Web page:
The eye is always attracted to the lightest area of an image first, and the lighting style of the whole picture will convey the mood of your image. You might want it light and bright or dark and moody, you must decide what is best to showcase the subject of your image, as well as the aesthetic of your brand.
Over the 20 years of my career, I have always worked with natural light, so please don’t think you have to rush out and buy a set of expensive lights. Using daylight to light your subject gives a lovely natural feel, but we all know how tricky and changing daylight can be, so it is important to learn how to manipulate it. So what can we do to make natural light work for us?
- If shooting on a table, move it next to a window.
- Place your subject either with the light to the side or from the back, which we call back-lit. For a portrait ask them to face the light or have the light to the side, it’s much harder to have the light behind them until you understand manual exposure mode.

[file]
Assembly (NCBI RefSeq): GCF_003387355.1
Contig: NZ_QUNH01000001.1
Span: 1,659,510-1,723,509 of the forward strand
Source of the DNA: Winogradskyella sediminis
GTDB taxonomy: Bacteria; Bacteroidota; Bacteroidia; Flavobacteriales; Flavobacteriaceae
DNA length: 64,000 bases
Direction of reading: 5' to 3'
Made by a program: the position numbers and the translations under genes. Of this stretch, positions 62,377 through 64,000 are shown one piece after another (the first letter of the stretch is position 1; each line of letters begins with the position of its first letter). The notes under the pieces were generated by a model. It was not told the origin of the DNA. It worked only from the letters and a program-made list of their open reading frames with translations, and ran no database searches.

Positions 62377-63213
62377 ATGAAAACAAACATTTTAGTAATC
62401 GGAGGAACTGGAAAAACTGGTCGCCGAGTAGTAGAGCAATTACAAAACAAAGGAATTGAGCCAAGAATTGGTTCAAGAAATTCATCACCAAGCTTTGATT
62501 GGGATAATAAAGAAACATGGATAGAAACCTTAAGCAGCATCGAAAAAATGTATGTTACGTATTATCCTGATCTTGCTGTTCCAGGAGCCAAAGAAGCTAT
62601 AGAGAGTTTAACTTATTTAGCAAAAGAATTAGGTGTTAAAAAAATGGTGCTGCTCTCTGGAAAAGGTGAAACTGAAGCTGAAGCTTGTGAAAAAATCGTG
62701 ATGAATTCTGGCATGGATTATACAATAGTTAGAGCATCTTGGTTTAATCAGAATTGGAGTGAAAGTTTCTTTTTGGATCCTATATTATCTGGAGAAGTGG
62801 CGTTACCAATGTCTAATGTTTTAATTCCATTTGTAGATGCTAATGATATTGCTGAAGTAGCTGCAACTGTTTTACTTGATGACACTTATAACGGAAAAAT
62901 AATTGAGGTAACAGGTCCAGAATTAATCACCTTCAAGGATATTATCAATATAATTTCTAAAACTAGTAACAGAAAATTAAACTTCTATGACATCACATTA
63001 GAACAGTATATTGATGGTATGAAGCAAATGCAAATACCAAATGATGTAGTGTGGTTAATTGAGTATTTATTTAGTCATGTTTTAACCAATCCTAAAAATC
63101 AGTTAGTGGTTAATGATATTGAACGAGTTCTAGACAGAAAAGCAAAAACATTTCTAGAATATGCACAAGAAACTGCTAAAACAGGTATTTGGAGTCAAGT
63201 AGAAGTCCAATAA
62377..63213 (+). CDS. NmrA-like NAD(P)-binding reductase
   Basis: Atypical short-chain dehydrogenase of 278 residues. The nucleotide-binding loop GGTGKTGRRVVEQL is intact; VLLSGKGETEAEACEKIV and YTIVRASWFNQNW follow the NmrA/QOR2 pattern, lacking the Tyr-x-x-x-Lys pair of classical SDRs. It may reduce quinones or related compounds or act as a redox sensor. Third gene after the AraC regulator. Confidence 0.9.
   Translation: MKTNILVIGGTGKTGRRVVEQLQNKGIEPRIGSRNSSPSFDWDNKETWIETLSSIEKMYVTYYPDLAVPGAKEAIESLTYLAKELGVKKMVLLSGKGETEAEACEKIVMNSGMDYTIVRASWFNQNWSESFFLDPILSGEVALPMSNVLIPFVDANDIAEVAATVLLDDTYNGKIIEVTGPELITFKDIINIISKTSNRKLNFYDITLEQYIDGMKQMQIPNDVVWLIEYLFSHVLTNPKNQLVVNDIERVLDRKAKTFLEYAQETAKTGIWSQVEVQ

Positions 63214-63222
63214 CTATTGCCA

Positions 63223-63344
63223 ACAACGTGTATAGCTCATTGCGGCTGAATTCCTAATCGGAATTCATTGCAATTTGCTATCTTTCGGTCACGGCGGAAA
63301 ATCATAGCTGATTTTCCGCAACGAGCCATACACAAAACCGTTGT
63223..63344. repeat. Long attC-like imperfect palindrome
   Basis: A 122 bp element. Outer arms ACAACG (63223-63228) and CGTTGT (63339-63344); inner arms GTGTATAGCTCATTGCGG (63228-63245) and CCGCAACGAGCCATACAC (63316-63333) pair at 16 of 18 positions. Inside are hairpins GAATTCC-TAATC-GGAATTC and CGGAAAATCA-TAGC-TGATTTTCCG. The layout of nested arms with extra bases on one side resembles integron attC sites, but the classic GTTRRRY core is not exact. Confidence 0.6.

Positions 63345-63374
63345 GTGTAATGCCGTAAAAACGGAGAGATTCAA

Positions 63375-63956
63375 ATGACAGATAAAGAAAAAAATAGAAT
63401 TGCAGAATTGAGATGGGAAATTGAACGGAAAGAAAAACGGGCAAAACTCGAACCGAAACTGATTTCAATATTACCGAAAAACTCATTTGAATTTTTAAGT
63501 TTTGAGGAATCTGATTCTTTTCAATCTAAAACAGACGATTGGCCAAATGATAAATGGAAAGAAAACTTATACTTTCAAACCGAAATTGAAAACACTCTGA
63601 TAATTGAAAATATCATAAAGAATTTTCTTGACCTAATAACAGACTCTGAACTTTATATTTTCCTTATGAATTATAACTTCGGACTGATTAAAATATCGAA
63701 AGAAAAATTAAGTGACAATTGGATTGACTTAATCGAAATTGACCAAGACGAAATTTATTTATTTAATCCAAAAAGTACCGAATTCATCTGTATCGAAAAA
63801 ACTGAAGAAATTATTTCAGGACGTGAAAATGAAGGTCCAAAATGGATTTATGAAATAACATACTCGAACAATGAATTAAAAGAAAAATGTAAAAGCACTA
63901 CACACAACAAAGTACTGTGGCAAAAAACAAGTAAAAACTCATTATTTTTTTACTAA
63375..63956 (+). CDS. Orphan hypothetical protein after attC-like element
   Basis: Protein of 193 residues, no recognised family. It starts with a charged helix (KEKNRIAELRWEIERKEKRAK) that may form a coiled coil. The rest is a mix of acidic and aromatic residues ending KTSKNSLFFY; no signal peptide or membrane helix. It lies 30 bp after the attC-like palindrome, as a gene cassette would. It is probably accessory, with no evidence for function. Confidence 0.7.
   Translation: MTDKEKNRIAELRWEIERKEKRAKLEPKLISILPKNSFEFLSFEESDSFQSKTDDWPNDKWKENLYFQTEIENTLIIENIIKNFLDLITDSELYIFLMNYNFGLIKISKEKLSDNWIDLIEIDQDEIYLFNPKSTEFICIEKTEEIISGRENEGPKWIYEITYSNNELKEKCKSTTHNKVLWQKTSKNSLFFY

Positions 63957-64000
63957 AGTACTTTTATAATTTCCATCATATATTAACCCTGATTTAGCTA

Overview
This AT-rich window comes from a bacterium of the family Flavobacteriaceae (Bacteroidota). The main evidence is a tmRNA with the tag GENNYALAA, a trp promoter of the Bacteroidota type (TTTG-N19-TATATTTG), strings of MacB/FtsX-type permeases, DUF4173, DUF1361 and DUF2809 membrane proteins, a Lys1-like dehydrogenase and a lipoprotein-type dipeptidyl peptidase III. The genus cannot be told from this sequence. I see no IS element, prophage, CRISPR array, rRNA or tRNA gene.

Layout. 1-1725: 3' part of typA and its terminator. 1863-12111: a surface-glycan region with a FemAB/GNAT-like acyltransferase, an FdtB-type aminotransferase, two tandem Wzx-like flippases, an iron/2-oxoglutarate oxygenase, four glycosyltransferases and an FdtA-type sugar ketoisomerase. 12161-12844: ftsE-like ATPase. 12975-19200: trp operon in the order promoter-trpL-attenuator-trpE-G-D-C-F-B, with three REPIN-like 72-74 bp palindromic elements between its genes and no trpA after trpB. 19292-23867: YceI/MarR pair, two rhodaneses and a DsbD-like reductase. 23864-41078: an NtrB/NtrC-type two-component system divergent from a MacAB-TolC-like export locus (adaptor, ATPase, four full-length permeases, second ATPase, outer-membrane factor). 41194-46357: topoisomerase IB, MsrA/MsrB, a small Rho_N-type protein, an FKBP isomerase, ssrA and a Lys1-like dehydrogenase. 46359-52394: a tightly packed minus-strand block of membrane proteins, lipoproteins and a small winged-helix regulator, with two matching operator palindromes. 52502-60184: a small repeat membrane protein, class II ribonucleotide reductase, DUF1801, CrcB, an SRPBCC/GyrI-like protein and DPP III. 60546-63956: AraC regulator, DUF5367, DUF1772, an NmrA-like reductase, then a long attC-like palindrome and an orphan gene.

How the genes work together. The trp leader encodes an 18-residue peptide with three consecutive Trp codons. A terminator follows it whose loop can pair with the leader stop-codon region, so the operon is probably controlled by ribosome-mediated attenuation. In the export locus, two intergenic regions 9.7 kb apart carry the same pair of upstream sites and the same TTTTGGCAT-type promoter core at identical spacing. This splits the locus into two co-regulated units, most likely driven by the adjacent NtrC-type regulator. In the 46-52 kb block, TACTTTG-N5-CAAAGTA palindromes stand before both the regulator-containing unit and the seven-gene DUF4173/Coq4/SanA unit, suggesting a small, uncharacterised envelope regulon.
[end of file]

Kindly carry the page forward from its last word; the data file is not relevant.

- Avoid direct sunlight as this can cause very harsh shadows. A north-facing window is best for photography as you never get direct sun.
- Use a diffuser to diffuse any harsh light, a sheer piece of fabric is just as good.
- Use a reflector to reflect light into the dark areas of your subject. A piece of white card or tinfoil can be a simple way to bounce the light back onto the subject.
- Consider the time of day and time of year, when the light varies in warmth.
COMPOSITION AND STYLING
The composition of your photo helps you tell the story of your subject and draws the viewer’s eye to the right part of the image. Here are some basic rules of composition that you can use when learning, but of course all rules can be broken as long as you know how and why you are breaking them!